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Trish Anderton of New Hampshire Public Radio introduces us to a sport that has no use for winners or losers. It's Kyudo, the practice of Zen archery. In Kyudo, the victory is not found by beating your competition. But, by reaching a perfect state of meditation.
Can you take your love of your school colors with you to the grave? Why not, says Scott Walston of Collegiate Memorials. He talks to Bill Littlefield about his line of school spirit caskets and urns.
Bronze medal winner
Bronze medal winner cracks a smile for the crowd.
Only A Game's Ken Shulman reports from California, where some of the world's finest matadors use Velcro to defeat fearsome bulls and skirt California's ban on bullfighting.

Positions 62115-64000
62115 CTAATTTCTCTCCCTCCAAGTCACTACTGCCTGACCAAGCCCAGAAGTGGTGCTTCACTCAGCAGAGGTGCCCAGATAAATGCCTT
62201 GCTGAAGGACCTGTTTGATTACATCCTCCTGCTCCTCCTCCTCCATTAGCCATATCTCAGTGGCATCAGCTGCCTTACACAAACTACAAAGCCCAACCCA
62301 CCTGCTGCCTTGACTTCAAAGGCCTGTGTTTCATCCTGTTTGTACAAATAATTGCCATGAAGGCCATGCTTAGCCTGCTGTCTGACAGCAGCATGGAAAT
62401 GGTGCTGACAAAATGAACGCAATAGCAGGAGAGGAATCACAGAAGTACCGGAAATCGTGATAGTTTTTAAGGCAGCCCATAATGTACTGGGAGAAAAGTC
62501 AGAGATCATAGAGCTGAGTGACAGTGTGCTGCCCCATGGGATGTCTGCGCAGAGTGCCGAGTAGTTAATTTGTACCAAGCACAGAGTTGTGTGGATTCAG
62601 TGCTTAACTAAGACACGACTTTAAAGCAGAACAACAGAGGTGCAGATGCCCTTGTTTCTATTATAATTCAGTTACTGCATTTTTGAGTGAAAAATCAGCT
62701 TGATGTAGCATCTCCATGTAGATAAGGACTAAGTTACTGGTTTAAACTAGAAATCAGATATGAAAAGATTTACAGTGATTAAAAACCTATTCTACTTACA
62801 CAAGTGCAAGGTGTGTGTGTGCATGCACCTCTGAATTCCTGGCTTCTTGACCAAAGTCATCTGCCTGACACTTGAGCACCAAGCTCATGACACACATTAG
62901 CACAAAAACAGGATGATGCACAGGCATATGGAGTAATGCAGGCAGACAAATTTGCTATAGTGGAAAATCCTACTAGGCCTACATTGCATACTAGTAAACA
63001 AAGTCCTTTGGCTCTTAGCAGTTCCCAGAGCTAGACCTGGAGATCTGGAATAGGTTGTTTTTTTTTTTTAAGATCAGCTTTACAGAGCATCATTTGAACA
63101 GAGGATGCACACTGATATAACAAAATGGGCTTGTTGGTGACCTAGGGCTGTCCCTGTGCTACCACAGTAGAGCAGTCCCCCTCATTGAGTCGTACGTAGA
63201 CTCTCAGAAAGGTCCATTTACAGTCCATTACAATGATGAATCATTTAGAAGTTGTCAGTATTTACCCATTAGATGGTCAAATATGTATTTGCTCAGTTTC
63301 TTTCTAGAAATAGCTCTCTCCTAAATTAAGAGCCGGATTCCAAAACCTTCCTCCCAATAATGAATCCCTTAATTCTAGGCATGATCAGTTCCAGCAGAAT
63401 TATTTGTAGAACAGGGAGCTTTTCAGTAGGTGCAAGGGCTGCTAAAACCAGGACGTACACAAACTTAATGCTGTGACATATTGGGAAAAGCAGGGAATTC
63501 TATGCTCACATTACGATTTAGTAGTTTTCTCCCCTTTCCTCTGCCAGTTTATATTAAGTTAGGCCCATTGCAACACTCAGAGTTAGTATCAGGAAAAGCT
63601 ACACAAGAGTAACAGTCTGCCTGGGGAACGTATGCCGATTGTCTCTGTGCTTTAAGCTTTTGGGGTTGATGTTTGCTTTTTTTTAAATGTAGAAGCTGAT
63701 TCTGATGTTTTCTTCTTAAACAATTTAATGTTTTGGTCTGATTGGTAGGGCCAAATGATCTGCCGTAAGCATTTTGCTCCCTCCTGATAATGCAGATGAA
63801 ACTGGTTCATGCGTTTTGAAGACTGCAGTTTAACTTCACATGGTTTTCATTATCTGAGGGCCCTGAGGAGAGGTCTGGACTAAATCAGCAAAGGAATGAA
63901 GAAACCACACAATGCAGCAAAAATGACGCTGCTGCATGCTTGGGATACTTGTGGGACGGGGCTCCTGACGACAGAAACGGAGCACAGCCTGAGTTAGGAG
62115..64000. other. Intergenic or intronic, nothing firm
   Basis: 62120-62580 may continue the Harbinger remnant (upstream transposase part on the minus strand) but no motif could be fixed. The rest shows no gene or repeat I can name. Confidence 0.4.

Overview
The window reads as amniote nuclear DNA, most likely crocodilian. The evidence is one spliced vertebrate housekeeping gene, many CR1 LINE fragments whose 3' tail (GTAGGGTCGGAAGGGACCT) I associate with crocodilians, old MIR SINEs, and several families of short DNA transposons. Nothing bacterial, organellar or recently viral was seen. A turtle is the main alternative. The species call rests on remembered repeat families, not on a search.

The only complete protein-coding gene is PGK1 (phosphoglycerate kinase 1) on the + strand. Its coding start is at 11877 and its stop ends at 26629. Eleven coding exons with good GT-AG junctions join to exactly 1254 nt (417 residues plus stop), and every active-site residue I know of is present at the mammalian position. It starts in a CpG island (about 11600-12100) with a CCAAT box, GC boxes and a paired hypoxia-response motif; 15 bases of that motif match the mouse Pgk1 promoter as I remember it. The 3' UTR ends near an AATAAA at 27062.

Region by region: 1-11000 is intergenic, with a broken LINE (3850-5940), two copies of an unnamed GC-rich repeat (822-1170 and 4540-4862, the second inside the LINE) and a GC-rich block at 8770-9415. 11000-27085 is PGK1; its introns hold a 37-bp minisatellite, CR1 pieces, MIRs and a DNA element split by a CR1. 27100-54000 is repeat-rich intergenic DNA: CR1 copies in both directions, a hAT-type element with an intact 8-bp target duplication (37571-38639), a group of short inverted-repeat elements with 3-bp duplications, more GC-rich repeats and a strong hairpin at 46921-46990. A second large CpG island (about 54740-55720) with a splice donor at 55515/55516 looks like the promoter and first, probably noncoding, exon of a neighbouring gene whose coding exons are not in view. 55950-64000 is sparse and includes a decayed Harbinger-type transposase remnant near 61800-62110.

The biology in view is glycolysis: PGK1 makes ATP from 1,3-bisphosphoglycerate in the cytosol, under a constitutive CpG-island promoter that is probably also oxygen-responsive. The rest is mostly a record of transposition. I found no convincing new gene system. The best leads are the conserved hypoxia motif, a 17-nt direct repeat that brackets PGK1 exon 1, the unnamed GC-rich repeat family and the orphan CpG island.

Sports and Culture Commentary
Bill reflects on how sports are a common thread in every culture, as is love.
Physical Education teacher Dan Latham was tired of teaching kids who were tired of the same old P.E. classes. So, he created cyberaerobics, a combination of video games and fitness equipment that has kids lining up for class. From member station KLON, Nick Roman joins Southern California's latest fitness craze.
Go easy on the back swing and don't forget to follow through. Golf instructions? Sure. But they work for horseshoes too, as North Country Public Radio's David Summerstein found out.
Michelle Seaton has a story on a chess tournament that is unlike any other. Blind chess is a small but growing phenomenon, and the players hope that it will become a part of the mainstream chess community.
This program aired on December 29, 2001. The audio for this program is not available.
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